The California Nurses Association/National Nurses United, the nation’s largest state organization of nurses, on Tuesday announced that it has endorsed Proposition 64, the Adult Use of Marijuana Act, which will be on the statewide ballot in November.“California Nurses believe strongly that the prohibition and criminalization of marijuana has ruined generations of lives, wasted hundreds of millions of taxpayer of dollars and failed to protect the public health and safety,” said Deborah Burger, president, California Nurses Association/NNU.
“California needs a new approach and Proposition 64 is carefully crafted to strictly regulate adult-use marijuana while funding critical youth programs and safeguarding children, workers and local communities,” Burger said. “On balance, Proposition 64 is significantly better for public health and safety than the broken status quo, and we are pleased to endorse it.”
Other endorsers include: California League of Conservation Voters, California Council of Land Trusts, California State NAACP, California Democratic Party, Courage Campaign, Equality California, Law Enforcement Against Prohibition, National Latino Officers Association, William C. Velasquez Institute and United Food and Commercial Workers Western States Council.Current and former elected officials in support include Lieutenant Governor Gavin Newsom, Sacramento Mayor-elect Darrell Steinberg, Democratic U.S. Reps. Ted Lieu and Jared Huffman, Republican U.S. Rep Dana Rohrabacher, State Senator Mark Leno, Assembly Speaker Emeritus Toni G. Atkins, Assemblymembers Rob Bonta, David Chiu, Susan Talamantes Eggman, Cristina Garcia, Reggie Jones-Sawyer, Kevin McCarty and Bill Quirk and Tom Campbell, the former Republican Congressman and finance director for the State of California.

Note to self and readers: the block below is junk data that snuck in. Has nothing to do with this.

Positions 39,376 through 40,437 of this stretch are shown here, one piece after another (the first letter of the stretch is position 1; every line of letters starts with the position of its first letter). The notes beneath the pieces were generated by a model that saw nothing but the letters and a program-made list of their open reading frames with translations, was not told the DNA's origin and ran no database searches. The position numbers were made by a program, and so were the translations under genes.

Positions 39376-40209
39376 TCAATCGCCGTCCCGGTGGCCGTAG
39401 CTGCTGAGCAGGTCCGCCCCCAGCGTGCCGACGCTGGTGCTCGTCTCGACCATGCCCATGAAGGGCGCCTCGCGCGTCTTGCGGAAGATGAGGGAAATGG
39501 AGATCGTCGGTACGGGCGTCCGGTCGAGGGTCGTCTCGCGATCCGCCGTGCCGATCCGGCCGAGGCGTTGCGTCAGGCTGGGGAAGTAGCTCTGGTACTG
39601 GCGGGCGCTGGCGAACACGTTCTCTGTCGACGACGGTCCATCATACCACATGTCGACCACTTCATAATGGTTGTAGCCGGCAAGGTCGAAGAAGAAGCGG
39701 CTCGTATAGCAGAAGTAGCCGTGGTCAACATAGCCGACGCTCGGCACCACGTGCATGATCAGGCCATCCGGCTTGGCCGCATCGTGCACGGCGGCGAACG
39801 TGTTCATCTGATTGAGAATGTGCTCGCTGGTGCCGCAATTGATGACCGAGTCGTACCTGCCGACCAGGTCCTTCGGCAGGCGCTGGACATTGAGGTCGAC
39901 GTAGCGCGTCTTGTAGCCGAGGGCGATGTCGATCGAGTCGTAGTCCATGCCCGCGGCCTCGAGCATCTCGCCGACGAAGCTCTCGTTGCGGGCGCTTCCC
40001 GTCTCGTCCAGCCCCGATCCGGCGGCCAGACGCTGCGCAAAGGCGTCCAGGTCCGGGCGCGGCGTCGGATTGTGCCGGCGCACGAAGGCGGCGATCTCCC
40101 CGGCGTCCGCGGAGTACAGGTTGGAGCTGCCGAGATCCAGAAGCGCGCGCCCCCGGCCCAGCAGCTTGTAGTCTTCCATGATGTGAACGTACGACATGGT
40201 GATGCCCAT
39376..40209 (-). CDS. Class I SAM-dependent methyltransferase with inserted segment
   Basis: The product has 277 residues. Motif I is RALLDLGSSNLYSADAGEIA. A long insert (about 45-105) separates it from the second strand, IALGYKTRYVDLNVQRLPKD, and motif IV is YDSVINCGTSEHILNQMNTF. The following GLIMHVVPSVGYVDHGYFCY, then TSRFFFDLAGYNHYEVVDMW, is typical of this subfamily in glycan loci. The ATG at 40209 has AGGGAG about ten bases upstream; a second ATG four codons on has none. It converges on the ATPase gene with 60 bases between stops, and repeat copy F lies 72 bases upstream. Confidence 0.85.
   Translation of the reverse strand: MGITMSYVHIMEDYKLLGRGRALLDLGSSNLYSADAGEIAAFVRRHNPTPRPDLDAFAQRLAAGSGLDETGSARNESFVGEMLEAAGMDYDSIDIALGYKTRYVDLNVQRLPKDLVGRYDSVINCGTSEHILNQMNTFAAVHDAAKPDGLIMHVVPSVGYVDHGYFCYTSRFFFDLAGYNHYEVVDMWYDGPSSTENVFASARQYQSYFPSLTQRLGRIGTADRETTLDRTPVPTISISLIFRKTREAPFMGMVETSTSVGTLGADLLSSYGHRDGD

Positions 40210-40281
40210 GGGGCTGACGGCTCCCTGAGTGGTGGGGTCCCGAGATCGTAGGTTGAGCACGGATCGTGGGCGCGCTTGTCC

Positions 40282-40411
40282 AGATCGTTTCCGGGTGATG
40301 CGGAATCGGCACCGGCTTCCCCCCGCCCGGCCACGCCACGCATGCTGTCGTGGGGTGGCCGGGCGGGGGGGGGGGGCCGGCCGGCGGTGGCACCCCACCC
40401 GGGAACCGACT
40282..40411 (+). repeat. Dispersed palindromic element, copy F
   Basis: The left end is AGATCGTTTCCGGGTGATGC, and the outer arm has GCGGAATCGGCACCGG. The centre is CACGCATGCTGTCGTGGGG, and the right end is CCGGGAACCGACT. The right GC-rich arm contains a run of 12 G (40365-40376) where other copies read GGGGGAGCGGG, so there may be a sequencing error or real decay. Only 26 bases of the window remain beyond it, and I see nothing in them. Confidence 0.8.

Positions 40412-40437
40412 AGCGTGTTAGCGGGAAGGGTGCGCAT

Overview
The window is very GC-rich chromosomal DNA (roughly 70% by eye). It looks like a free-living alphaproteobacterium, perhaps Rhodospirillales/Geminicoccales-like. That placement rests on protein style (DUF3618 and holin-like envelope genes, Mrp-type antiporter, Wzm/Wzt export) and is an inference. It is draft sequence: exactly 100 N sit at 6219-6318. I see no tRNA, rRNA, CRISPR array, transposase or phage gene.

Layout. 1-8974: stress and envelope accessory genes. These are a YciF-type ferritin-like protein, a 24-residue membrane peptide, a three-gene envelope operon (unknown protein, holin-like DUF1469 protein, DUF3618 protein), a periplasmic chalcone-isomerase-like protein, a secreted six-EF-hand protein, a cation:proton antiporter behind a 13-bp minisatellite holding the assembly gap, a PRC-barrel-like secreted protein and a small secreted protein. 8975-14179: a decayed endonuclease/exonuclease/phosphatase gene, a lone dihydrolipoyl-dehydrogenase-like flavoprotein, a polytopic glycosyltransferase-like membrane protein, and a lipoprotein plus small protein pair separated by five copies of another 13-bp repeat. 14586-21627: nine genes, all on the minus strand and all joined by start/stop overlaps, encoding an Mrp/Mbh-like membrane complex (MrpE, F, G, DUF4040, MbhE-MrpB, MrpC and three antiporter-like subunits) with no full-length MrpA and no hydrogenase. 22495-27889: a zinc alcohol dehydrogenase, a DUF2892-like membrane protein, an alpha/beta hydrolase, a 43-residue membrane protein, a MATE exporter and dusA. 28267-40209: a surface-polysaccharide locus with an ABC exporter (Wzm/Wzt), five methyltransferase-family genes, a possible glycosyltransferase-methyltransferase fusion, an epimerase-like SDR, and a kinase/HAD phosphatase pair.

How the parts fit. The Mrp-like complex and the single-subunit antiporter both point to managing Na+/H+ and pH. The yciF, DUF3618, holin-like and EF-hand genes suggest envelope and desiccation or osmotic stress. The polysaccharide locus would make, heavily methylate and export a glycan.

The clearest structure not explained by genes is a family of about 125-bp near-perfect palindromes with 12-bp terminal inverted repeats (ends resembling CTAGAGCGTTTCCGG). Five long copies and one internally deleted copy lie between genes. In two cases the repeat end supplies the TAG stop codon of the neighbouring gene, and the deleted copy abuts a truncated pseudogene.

There is a significant amount of opposition to Prop. 64, not just the expected resistance from pot haters, but also by some cannabis activists who fear a replay of the loss of patient access that happened in Washington state after recreational legalization measure I-502 passed there.
According to these activists, mom-and-pop medical marijuana businesses, which have been allowed to do business as patient collectives for 20 years now in the state, will in many lose their legal ability to grow weed and distribute the medicine to patients. They are concerned about the California legalization measure being, like Washington’s, more friendly to deep-pocketed investors and corporations than to the community which established cannabis in the state in the first place.